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radar guns

May 22, 2008
NW Pennsylvania
Does anyone have much experience with the cheaper model bushnell radar gun or the glove radar? I have both, & they quite often doent agree at all, & I dont know which one to believe, although I am leaning tward the bushnell. actually the glove radar should be consistantly 5or 6 miles slower according to the manufacturer. it is usually about 3 miles slower, although occasionally its somewhat faster. I also wonder where the bushnell is actually picking up the ball....right out of the hand, closer to the glove or somewhere in between? Thanks, Lane

Amy in AZ.

Super Moderator
May 7, 2008
I have used the glove radar for 10 years and just ordered a new one yesterday. I catch a lot of lessons and I think it is pretty accurate. For instance, an experienced 11YO is pitching 45 ish MPH. The 9 YOs are basically at 32. My own DD hit 54, at 17, after an 18 month lay off. I think it is believable.

I don't have any experience with the Bushnell.
Jul 21, 2008
Bushnell is pretty good most of the time but sometimes you will get a reading way off like.....45,46,45,47, then 18. I have learned its is best to pull trigger and release while ball is in flight and do not hold trigger. If you pull and hold trigger you can get funny readings. Works great for the price....

Aug 6, 2008
I also have used the Bushnell for several years. My experience was very similar to coachdan's. Being the anal person I am, though :D, I took the gun out for a drive on the road. Cruising on the freeway, I shot it at signs (good flat targets) and it was amazingly close to my speedometer. I tried different cruising speeds in the 50 - 60 mph range, and all were very accurate. The fluke readings from the gun usually are "operator errors", like picking up her arm motion, releasing the trigger too soon or too late, etc.

Honestly though, I never once saw the college coach that recruited my daughter with a radar gun. After you have seen enough pitching, you can get a pretty good feel if the pitcher has "age appropriate" speed.

It's fun to benchmark your kid with a gun, though. From a parental standpoint, I think the best use of a radar gun is to determine the difference in speeds between her fastball and changeup. It doesn't take an $800 Juggs to do this.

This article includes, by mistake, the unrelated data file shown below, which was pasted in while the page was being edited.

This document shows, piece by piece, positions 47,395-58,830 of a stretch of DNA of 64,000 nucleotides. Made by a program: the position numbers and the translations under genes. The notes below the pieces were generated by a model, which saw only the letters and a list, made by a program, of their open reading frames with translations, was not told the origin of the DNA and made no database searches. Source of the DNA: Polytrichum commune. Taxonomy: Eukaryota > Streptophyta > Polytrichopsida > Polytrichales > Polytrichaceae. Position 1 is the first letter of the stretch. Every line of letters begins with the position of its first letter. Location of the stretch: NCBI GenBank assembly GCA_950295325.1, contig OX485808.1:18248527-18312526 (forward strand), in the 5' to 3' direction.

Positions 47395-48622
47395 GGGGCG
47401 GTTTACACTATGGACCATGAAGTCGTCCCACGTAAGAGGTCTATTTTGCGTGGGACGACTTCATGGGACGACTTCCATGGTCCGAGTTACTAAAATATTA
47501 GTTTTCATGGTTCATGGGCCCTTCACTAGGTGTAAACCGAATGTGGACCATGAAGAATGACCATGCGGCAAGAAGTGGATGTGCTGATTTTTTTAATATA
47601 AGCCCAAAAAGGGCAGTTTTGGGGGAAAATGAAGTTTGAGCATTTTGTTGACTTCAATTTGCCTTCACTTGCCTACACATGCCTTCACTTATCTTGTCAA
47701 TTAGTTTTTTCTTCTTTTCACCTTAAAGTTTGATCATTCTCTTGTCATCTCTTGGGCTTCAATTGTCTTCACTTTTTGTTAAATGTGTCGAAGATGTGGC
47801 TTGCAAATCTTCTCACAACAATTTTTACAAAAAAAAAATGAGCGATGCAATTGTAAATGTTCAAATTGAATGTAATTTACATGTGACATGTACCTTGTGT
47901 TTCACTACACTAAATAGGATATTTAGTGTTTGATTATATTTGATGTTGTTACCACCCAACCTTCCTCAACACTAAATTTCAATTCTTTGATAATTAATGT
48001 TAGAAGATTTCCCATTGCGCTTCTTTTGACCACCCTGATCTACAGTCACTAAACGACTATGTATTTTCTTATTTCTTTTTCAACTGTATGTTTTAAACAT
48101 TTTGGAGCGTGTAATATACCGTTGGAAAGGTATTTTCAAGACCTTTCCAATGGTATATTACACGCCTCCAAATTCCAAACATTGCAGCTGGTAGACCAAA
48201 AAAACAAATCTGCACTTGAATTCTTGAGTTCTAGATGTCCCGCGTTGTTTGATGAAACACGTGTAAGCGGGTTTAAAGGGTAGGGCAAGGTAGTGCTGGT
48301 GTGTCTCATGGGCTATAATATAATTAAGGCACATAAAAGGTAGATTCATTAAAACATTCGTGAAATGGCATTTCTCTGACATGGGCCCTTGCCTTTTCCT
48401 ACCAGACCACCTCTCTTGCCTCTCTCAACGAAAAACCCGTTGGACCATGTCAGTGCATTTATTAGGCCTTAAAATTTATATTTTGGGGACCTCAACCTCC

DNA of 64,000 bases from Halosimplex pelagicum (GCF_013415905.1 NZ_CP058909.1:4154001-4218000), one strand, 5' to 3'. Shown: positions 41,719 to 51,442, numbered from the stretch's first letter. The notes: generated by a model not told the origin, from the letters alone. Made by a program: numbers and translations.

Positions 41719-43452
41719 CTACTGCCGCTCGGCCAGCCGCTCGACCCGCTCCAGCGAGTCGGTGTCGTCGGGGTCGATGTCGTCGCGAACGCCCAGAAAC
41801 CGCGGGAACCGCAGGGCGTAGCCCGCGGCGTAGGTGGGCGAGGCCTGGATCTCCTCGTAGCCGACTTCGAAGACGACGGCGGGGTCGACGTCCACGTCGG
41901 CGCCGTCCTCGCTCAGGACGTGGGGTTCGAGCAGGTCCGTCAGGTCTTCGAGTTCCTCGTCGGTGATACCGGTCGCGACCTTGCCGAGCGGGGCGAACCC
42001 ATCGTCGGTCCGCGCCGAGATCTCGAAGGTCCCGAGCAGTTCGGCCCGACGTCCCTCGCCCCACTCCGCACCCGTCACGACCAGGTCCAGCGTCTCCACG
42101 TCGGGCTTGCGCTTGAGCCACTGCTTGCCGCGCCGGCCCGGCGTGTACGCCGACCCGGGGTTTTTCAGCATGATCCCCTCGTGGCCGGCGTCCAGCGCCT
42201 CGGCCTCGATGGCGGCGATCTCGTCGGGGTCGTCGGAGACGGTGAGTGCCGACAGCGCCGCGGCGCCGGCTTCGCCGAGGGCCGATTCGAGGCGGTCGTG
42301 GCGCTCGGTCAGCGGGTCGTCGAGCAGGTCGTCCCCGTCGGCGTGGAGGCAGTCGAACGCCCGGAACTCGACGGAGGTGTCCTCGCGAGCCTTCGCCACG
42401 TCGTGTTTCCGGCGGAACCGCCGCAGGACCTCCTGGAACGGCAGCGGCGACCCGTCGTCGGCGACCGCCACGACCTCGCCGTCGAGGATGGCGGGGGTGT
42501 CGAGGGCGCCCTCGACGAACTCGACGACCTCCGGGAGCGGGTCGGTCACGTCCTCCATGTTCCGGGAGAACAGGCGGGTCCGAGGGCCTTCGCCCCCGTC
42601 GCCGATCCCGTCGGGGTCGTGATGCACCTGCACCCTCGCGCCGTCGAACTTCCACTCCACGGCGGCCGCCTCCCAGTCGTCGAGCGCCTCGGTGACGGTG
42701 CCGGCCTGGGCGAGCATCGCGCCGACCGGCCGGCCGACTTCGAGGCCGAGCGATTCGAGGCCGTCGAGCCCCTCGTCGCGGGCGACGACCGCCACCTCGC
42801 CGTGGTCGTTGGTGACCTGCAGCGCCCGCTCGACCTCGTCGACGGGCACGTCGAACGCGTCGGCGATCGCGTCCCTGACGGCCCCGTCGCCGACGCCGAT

Super Moderator
Staff member
May 26, 2008
Dallas, Texas
If you didn't see the coach with a speed gun, it was because someone else had already clocked her pitches and told the coach.

Ken Krause

May 7, 2008
Mundelein, IL
One of the big differences between a Glove Radar or Bushnell and a Jugs gun is where they pick up the pitch. The Jugs gun has the most power due to the larger batteries, so it is able to pick up the pitch out of the hand. The Glove Radar, according to the manufacturer, picks it up much closer to the plate. Since you lose 1 mph for every 4-6 feet the ball travels (as I recall), the Glove Radar will generally be slower. When I had one I would add 3-4 mph to the reading.

The other thing that affects the Glove Radar is the catcher's skill. If you lunge at the ball with the glove, you close the distance between the ball and the radar, and it will affect the reading (usually faster).

I had the first Bushnell model that came out and was never happy with it. It would start with one reading, then lock in on a reading that was a couple mph slower. I was just never sure what the speed was. The newer ones may be better, but I didn't like the one I had. Since I teach lessons, I finally broke down and bought a Jugs gun. Love it, too.

All that being said, the actual speed doesn't matter; you're good as long as you're in the ballpark. Relative speed of pitches is more important. Most important is whether the pitcher can get hitters out, of course.
Jul 19, 2008
I ordered and will be getting a Stalker Pro radar gun. It did cost alot, but is a top radar gun, and has soem resale value if I chose to sell it at a later date. I was wondering, has anyone used it to check bat speed? I mean in practice to see the difference in different batting styles to see if the different styles or methods will give more bat speed?

Aug 4, 2008
www.swingspeedradar.com This is the device we use to check bat speed. Bustos we clocked at 78. MLB around 88. Most of our students are in the Mid 50's, but as we teach them we can measure the progress. We believe that everything we teach must be measurable and observable. When someone tells you to do this or that, if they can't back it up, why do it!? Slaught found out this spring, if you do not line up the knuckles and have an offset grip you can gain 3 to 5 mph on the swing. We tested by using a sock on the top hand, so it would rotate in the swing. We gained speed. Proved you should not line up the knuckles like we had been teaching for many years.
Aug 2, 2008
"We tested by using a sock on the top hand, so it would rotate in the swing. We gained speed. Proved you should not line up the knuckles like we had been teaching for many years." SBFAMILY.

Can you please elaborate on this, should the top hand be allowed to rotate? should the knuckles be lined up differently? Having your door knocking knuckles lined up is the way I currently teach. A person with good mechanics can create alot of power with only the lead arm, allowing the top hand to rotate kind of makes sense, but is it also there to push the bat through the zone?


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